Name: Queen of Paintman
Type: U (Uncommon)
Pack: "Legendary Dragons"
Attacks: (Listed in order of Element, Name, Cost, Damage, Effect)
- Dark / Queen's Guidance / 0 / 15 / Changes the opponent's summoned monsters's ATK Element to that of your Jewel
- Dark / Pride of the Queen / 0 / 0 / This monster falls in battle when the attack is used. Changes the ATK Element of your standby monster with the highest Cost to that of your Jewel.
Cost: 8 / Changes the ATK Element of the opponent's standby monster with the highest Cost to that of your Jewel.
Cost: 12 / Changes the ATK Element of all the opponent's monster to that of your Jewel.
Personal Thoughts: Up until I got this card, I had always believed that only the Grimoire was capable of changing the ATK Element of any monster. We all know of the Paintmen series of cards; the guys that change the actual Element of the opponent's summoned monster.
There are very few monsters that can change the Element of our own monster. And there's even less that can change ATK Element.
Ever had a time when your opponent just so happened to have exactly the right ATK Element to totally shut down your deck? Well, the Queen of Paintman can change that.
Now, using the Queen of Paintman in conjunction with any old regular monster is nice, if you can change the ATK Element of your opponent's monster to say, the element that can be resisted by your monsters or even just the same, you can avoid taking punishing blows.
BUT... There is another use for the Queen of Paintman. There are Dragons that come from the Emperor's Revenge Pack, that nullify damage from one particular element.
That's right, not reduce, but turns it down to zero.
We've probably all seen Silver Wise Dragons, Chaos Sharks or Cait Siths. Those can be great cards, but only if the damage falls in a certain range.
Firedragon Muslpelheim: Takes ATK Element fire damage, and nullifies it.
Abyss Dragon Blue Mist: Water ATK Element damage? Nullfies that.
Fortdragon Yggdrasil: Forest ATK Element damage, and nullfies that.
Lightdragon Valhalla: Light ATK Element damage. Since Light elemental monsters (which do tend to come with Light ATK Element attacks) are so commonly used (at least at the time of this writing), nullfies them.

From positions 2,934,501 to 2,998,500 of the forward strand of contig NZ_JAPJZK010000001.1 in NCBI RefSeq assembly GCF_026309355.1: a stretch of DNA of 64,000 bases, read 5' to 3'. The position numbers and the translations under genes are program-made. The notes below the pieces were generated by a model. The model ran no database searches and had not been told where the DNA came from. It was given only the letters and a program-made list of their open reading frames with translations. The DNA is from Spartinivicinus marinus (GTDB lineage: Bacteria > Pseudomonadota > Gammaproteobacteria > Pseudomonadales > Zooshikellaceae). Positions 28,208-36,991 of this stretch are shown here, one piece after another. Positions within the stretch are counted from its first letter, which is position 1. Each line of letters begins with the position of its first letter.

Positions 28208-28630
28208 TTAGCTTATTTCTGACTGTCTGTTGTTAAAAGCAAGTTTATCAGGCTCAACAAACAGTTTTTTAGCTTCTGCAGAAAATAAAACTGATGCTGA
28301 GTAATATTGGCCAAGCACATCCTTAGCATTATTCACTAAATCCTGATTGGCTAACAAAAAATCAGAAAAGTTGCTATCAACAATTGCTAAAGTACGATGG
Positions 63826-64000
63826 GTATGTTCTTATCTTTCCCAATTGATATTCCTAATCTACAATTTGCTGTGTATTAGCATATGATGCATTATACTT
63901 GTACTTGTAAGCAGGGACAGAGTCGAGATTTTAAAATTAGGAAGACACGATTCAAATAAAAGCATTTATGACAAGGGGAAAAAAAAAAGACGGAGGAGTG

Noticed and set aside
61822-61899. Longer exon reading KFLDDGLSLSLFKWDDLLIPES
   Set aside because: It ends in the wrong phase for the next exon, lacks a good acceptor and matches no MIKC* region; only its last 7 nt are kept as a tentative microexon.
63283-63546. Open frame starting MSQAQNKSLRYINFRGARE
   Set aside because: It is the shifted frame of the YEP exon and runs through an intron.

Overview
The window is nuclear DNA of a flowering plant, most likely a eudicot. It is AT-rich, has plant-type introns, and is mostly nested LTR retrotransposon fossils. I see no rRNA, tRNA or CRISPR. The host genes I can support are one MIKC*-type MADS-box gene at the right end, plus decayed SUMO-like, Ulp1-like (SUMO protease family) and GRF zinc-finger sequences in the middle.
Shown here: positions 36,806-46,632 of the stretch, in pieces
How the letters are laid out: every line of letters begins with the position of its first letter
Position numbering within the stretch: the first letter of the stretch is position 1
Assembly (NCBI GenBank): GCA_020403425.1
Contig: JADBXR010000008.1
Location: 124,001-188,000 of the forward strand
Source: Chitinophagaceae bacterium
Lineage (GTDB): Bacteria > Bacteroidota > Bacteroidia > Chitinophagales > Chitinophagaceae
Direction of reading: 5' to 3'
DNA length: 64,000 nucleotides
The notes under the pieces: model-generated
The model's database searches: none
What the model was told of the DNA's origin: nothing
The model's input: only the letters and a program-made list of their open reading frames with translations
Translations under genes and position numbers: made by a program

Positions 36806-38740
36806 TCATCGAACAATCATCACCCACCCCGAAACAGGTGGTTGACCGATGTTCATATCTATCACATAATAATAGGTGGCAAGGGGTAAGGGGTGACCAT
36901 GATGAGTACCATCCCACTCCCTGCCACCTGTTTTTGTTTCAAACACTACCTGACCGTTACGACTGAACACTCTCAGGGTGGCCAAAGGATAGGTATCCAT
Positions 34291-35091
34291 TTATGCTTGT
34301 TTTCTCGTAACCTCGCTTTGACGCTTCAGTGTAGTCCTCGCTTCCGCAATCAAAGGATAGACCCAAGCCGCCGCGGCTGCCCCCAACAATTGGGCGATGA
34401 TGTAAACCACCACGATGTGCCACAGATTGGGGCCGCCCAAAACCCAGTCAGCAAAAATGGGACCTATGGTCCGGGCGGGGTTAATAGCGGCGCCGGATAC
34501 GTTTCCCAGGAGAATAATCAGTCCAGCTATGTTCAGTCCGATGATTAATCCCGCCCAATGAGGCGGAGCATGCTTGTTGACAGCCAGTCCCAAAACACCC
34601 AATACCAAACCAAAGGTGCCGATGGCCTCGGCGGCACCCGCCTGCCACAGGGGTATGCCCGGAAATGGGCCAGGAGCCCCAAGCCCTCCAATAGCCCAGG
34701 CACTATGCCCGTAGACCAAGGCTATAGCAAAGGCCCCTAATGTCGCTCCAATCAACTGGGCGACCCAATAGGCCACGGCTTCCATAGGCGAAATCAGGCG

Battledragon Helheim: Dark ATK Element damage. Nullified.
There are a few other monsters out there too, like Aquess that nullfies Water ATK Element damage, and the Behemoth, which does the same for Fire ATK Element damage.
However, and I hesitate on adding this in, since it's going to make people more aware of it, lol
But, because changing ATK Element falls under the heading of, "changing a monster's parameters" the rule about swapping monsters and having parameters reset also applies here.
In other words, if you nail your opponent's monster with the ATK Element change, but they swap? Their ATK Element will be reset to normal. It sucks, but that's how it is.
I've used Queen of Paintman a lot, and if your opponent is considering changing out their monster, there are a few factors to consider:
- 1.) If they just got finished buffing up their "main" monster, if they use that monster and then change it out? All their attack buffs will be gone too. It may not matter too much, but can give you an opening.
- 2.) Usually, any monster that I've listed that can nullfiy a particular ATK Element, also has splash damage attacks or one big attack. I'd highly recommend usng the splash damage attacks: this can increase the odds that if your opponent does decide to swap out, you'll be able to kill or nearly kill their summoned monster. Hopefully before your ATK Element nullify monster dies.
- 3.) Splash damage from your opponent's monsters. Changing ATK Element does not apply to these sources of damage. It's entirely possible that your mainline monster immune to a particular ATK Element may just die.
- 4.) Instant Death from changed ATK Element sources. The instant death effect is not nullfied, and so your monster can still die.
- 5.) Transformation effects even if their ATK Element has been changed? They're not nullified either.
So, this won't make you an invulnerable deck, but it can be fun to try it out (at least for you, not for you opponent).
I hope I've covered most of the points that I've come across, I'm sure I've forgotten something. Any clarifications or points that other folks might like to contribute are more than welcome.